Gary Neville had his say about Manchester United’s 2-1 loss to West Brom last night on Monday Night Football.
Instead of singling out any individuals for the loss, he placed an emphasis on how poorly United played in the ten minutes following the equaliser from Wayne Rooney, and I found myself nodding along to Neville.
United going a goal behind happens often enough for the fans to know that if the side can buck up their ideas and get an equaliser, that the onus would then be with us to go and score the winner. Under Sir Alex Ferguson, that never say die attitude was one of his greatest hallmarks. Players gave everything until the final whistle in a chase for the result.
The only time in the last eight years that United have equalised at Old Trafford and gone on to lose was the 3-2 loss against Blackburn in 2011.
But against West Brom, United never filled me with any confidence that a winner was on the cards.
As Neville pointed out, United typically go on a charge following an equaliser in a no holds barred ‘Attack, Attack, Attack’ that often culminates in a winner for United, but that attacking impetus didn’t seem to be there.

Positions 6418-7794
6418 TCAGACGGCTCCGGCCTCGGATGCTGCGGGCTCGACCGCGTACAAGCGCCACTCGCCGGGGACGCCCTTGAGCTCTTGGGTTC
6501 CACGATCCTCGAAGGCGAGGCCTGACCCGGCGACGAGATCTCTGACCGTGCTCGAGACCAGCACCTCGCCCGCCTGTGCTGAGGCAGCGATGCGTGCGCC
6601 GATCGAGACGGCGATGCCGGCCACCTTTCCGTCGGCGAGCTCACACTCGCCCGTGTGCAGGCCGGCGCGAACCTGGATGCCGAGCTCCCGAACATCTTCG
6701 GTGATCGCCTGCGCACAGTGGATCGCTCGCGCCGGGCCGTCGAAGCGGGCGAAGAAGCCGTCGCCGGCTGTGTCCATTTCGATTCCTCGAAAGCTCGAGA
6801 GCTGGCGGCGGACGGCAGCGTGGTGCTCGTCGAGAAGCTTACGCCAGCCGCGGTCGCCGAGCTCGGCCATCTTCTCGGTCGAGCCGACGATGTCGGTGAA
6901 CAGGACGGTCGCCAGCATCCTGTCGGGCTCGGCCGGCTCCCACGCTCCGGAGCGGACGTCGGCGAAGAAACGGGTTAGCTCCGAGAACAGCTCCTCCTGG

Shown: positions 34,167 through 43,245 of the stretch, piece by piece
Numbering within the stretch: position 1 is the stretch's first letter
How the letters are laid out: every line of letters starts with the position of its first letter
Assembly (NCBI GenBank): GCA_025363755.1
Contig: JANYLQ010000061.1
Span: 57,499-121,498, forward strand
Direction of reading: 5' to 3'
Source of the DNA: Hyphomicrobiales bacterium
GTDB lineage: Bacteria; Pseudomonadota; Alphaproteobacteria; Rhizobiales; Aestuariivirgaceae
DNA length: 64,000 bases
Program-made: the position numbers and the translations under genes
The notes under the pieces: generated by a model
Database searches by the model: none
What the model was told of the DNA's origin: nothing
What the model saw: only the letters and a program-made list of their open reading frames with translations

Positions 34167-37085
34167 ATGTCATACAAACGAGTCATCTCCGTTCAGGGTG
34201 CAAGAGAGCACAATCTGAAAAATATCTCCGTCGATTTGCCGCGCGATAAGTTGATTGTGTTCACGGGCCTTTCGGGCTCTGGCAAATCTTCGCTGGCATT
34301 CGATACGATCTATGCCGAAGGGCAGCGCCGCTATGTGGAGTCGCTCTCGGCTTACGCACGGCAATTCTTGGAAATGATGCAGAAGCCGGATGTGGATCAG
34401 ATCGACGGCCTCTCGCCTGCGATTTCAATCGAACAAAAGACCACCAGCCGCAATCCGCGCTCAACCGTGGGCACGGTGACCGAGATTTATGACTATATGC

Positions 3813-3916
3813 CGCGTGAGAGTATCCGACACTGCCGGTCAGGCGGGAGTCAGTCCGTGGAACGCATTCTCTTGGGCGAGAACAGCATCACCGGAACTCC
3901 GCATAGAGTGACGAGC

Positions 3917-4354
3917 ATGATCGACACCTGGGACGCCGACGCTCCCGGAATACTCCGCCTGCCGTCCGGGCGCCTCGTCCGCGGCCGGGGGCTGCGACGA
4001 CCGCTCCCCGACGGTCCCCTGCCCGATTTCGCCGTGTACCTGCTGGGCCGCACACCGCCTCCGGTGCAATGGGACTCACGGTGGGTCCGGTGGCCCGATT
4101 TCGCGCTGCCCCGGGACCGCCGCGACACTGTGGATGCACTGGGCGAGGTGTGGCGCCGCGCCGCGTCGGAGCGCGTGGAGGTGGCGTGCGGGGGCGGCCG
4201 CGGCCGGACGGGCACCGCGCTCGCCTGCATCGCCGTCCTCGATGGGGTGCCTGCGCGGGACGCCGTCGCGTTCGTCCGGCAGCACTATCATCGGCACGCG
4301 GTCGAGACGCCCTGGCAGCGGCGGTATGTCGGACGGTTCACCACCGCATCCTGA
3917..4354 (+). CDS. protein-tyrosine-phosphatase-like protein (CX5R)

Instead, we sat deep and afforded West Brom space that they capitalised from. Instead of pushing on after the equaliser, United almost adopted a pragmatic approach that ultimately backfired.
Fergie’s time may be over but Fergie time has to continue. United’s greatest threat has always been that we could never be written off from any game because, more often than not, we found a goal at any cost. Without that fight at the end, it was a limp defeat to West Brom.
United’s players need to maintain the commitment they had under Ferguson because if we stop that inevitable feeling in the gut of our opposition that we are going to score, we will lose one of our biggest strengths as a team.